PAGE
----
Serum Betatrophin Levels and Its Influencing Factors in Patients With Hyperthyroidism
|ClinicalTrials.gov Identifier: NCT02812888|
Recruitment Status : Unknown
Verified July 2016 by Hu Hao, The First People's Hospital of Xuzhou.
Recruitment status was: Recruiting
First Posted : June 24, 2016
Last Update Posted : July 6, 2016
Clustering of various metabolic parameters including abdominal obesity, hyperglycaemia, low high-density lipoprotein cholesterol, elevated triglycerides and hypertension have been used worldwide as metabolic syndrome to predict cardiometabolic risk. Thyroid dysfunction impacts on various levels of these components.
Recent evidence from HepG2 cells indicates that betatrophin, also known as TD26/RIFL/lipasin/ANGPTL8/C19orf80, a secreted protein that regulates glucose, lipid metabolism, and energy homeostasis, is induced by T3. However, the role of betatrophin in hyperthyroid patients is unknown.
The objective was to study serum betatrophin levels in hyperthyroid patients and the association of serum betatrophin levels with hyperthyroidism.
|Condition or disease||Intervention/treatment|
|Hyperthyroidism||Drug: thionamide treatment for 3 months|
Thyroid hormone (TH) is a critical hormone responsible for growth, development, and metabolism. It maintains basal metabolic rate (BMR), improves adaptive thermogenesis, and thus modulates body weight by fine-tuning energy expenditure and intake. Hyperthyroidism, a condition with excess TH, presents a status of negative energy balance that is characterized by weight loss, increased energy expenditure, and accelerated lipolysis and gluconeogenesis. The mechanism underlying hypermetabolic status in hyperthyroidism is complicated. In hyperthyroidism, excess TH promotes the metabolism rate primarily by binding to TH receptor α or β, and in turn by further influencing diverse metabolic pathways. Recent studies have revealed that TH signals were involved in cross talk with a range of other metabolic signaling pathways in different metabolic organs. In liver, TH interacts with peroxisome proliferator-activated receptor (PPAR) α, PPARγ, and liver X receptor α pathway; promotes fatty acid oxidation; decreases cholesterol; and enhances gluconeogenesis. The elements required for TH action are well documented, but understanding the interaction between TH and various pathways remains a challenge.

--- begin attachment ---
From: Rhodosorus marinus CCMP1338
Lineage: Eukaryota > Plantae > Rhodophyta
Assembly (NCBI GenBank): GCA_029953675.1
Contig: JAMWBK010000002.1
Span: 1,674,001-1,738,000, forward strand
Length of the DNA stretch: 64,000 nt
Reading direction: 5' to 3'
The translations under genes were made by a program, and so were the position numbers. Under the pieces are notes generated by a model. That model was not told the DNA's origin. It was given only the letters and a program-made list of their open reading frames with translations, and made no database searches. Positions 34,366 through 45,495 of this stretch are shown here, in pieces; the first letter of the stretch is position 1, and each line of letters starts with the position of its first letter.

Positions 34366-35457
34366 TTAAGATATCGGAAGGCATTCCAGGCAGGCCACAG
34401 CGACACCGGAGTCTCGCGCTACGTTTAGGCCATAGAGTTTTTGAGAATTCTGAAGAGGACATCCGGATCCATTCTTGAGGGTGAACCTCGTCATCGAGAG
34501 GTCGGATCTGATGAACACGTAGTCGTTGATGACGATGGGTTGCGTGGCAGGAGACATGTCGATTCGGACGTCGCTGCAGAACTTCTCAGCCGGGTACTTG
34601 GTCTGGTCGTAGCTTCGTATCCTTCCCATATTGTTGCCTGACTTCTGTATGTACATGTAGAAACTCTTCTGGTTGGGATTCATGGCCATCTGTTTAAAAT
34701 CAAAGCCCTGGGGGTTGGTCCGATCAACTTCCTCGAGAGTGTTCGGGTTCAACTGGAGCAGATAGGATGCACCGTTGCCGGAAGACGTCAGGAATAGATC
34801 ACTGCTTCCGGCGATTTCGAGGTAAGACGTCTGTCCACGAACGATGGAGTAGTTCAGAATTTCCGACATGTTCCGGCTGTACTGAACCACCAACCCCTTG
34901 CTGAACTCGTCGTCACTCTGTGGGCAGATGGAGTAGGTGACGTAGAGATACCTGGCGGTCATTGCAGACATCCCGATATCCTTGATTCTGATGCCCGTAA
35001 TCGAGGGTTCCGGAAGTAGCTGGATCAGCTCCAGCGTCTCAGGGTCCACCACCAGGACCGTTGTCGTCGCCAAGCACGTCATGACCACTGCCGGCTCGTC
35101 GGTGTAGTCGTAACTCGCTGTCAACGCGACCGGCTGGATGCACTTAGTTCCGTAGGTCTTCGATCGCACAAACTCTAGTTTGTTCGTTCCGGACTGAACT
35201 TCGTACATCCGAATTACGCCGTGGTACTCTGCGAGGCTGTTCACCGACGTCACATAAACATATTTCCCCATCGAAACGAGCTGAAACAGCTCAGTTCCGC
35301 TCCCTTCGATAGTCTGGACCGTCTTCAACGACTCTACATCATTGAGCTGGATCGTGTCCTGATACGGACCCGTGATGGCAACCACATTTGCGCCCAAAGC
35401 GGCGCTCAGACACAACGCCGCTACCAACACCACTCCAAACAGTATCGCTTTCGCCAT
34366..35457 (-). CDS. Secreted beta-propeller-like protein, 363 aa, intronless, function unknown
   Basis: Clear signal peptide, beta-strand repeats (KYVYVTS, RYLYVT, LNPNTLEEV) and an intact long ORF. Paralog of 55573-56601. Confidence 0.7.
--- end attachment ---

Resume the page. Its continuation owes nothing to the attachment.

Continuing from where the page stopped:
Betatrophin, also known as TD26/RIFL/lipasin/ANGPTL8/C19orf80, is a novel protein predominantly expressed in human liver. Increasing evidence has revealed associations between betatrophin expression, glycemia and serum lipid profiles, particularly in patients with obesity or diabetes. Stimulators of betatrophin, such as insulin, thyroid hormone, irisin, SIRT1 and caloric intake, are usually relevant to energy expenditure or thermogenesis. A previous report revealed that betatrophin mRNA is induced by the thyroid hormone in HepG2 cells. Subsequent studies confirmed that transcriptional regulation is dependent on the thyroid hormone receptor that binds to the betatrophin upstream element. Therefore, betatrophin is a novel gene dramatically activated by the thyroid hormone. However, there is no evidence to date showing that TH is capable of regulating betatrophin expression in human beings. The current study investigated the change of betatrophin levels in patients with hyperthyroidism before and after thionamide treatment and explored the association of serum betatrophin levels with hyperthyroidism.
|Study Type :||Observational [Patient Registry]|
|Estimated Enrollment :||240 participants|
|Target Follow-Up Duration:||3 Months|
|Official Title:||Serum Betatrophin Levels and Its Influencing Factors in Patients With Hyperthyroidism|
|Study Start Date :||July 2016|
|Estimated Primary Completion Date :||March 2017|
|Estimated Study Completion Date :||June 2017|
Patients with hyperthyroidism
Drug: thionamide treatment for 3 months
Hyperthyroid patients would received thionamide treatment (methimazole, propylthiouracil, or propranolol) for 3 months, and euthyroidism would be obtained.
Other Name: methimazole, propylthiouracil, or propranolol
Normal control subjects
- Serum betatrophin levels [ Time Frame: Change from baseline at 3 months ]
- Thyroid function index [ Time Frame: At baseline and at the end of the third month ]
- blood lipid profile [ Time Frame: At baseline and at the end of the third month ]
- liver function index [ Time Frame: At baseline and at the end of the third month ]
- hypersensitive c-reactive protein (hs-CRP) [ Time Frame: At baseline and at the end of the third month ]
- Blood glucose [ Time Frame: At baseline and at the end of the third month ]
- Serum insulin levels [ Time Frame: At baseline and at the end of the third month ]
Biospecimen Retention: Samples Without DNA
Please refer to this study by its ClinicalTrials.gov identifier (NCT number): NCT02812888
|Contact: Hu Hao, MD||+86 firstname.lastname@example.org|
|Contact: Wang Zhaoling, BD||+86 email@example.com|
|Study Chair:||Wang Zhaoling, BD||The First People's Hospital of Xuzhou|
|Study Director:||Hu Hao, MD||The First People's Hospital of Xuzhou|
|Principal Investigator:||Gao Zhaohua, MD||The First People's Hospital of Xuzhou|
|Principal Investigator:||Zhou Tingting, MD||The First People's Hospital of Xuzhou|
|Principal Investigator:||Yin Wenwen, MD||The First People's Hospital of Xuzhou|
|Principal Investigator:||Cai Ruonan, MD||The First People's Hospital of Xuzhou|